In the 18th Century, young Barnabas Collins (Johnny Depp) was taken from his home in Liverpool across the Atlantic to the coast of Maine in the United States where his family set up a fishing business which made them very rich indeed. Growing up in the home his father had built for them, a huge stately pile which contained at least two hundred rooms, Barnabas was expected to take care of the business but other events came into play when someone fell in love with him. She was Angelique Bouchard (Eva Green) and she was a witch, so when he finally spurned her advances there was hell to pay...
Which brought us in quite a leap to 1972 where Barnabas returned to seek peace of mind rather than revenge. How was that possible? Angelique had transformed the object of her desire into a vampire and chained him up in a deep-buried coffin from which he is only awakened when construction workers disturb it nearly two hundred years later. This was one of the plot strands of Dark Shadows the television soap opera of the late nineteen-sixties, a cheap and gloomy show which was broadcast in the afternoon and became the obsession of more than a few American children, such as the young director-to-be Tim Burton, making for a cult which the uninitiated found baffling.
It was such an impoverished production that creator and producer Dan Curtis, the man to go to for US TV horror in the seventies, was forced to leave in most of the flubbed lines and missed cues, and shoot on the most basic of sets, meaning if you watch it now without the pull of nostalgia you may well find it hard going. Yet with its tales of vampires, reincarnation, supernatural allsorts and whatnot, it sparked off many an imagination who saw in it what it aspired to be rather than what it was, and it made cult TV stars of its cast, in particular Jonathan Frid who was the original Barnabas (how nice that four of the most celebrated faces of the series were offered cameos here, especially as Frid died shortly after). Depp applied his accustomed style to the role, but acknowledged his debt to his predecessor.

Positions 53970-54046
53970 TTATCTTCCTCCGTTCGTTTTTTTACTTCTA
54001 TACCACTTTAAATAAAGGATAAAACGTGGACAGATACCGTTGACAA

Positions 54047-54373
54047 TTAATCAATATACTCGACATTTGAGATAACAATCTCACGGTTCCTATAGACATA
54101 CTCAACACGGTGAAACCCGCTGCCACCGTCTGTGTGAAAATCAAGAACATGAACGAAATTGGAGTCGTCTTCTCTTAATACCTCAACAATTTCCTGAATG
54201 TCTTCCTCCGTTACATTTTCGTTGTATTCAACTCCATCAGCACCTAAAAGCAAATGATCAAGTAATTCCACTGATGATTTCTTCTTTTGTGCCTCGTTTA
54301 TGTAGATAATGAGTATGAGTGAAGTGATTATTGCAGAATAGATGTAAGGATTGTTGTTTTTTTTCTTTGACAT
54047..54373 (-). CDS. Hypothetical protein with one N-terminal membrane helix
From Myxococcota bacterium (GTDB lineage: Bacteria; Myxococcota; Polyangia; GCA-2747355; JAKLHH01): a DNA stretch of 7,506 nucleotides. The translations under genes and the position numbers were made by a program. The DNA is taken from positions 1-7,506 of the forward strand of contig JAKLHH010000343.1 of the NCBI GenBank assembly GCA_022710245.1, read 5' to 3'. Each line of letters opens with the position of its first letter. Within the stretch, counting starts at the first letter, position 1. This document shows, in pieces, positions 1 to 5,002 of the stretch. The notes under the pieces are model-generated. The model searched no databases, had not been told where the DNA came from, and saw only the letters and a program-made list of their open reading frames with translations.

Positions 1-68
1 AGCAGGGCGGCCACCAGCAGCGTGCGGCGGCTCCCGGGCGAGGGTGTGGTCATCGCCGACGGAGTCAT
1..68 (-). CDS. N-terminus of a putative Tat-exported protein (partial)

In fact, although the trailer promised fish out of water nostalgic fun and games, the experience of watching the film was as if the sombre nature of its plot and origins were affecting proceedings more than the advertising campaign, which made it look like an Addams Family knock off, indicated. Certainly there were a few goofy laughs here, mostly at the expense of Barnabas unable to adapt to the new times he found himself in, but in the main Burton took a slow, deliberately paced, well nigh funereal approach to his plot, which had been drawn from threads of the ongoing narratives of the source. This left a film rather unsteady in its ambitions, keen to pay tribute to what Burton and the fans would recall of Curtis' efforts, but having to camp it up in various scenes to pander to the audiences of 2012.
A more serious tone might have given rise to more interesting work, for the jokes were a little lazy - Barnabas hiring Alice Cooper for his ball and declaring him the ugliest woman he'd ever seen, for example - and while some hit the mark, the concerns with themes of love and family would appear to be more where the heart of the piece lay. Barnabas yearns to be reunited with Josette (Bella Heathcote) who Angelique forced over a cliff, so when he sees Victoria, the new governess, is an apparent reincarnation of his lost love he wonders if immortality might not be such a bad thing. However, also immortal Angelique is still obsessed, and in an amusingly downmarket turn she and the Collinses vie for the fishing rights of their seaside town. Green was well cast, her toothy grin at times resembling a rictus if caught at the wrong (or right) angle, Michelle Pfeiffer added faded gravitas as the matriarch, Helena Bonham Carter a neatly duplicitous shrink, and Chloë Grace Moretz exuded adolescent disdain as the daughter, but dutifully ending in a big fight was perfunctory, when melancholy was more advisable. Music by Danny Elfman, battling a bunch of oldies.
American director, producer and writer, frequently of Gothic flavoured fantasy who has acquired a cult following in spite of the huge mainstream success of many of his projects. He began as an animator at Disney, who allowed him to work on his own projects while animating the likes of The Fox and the Hound, which garnered the attention of Paul Reubens to direct Pee Wee's Big Adventure.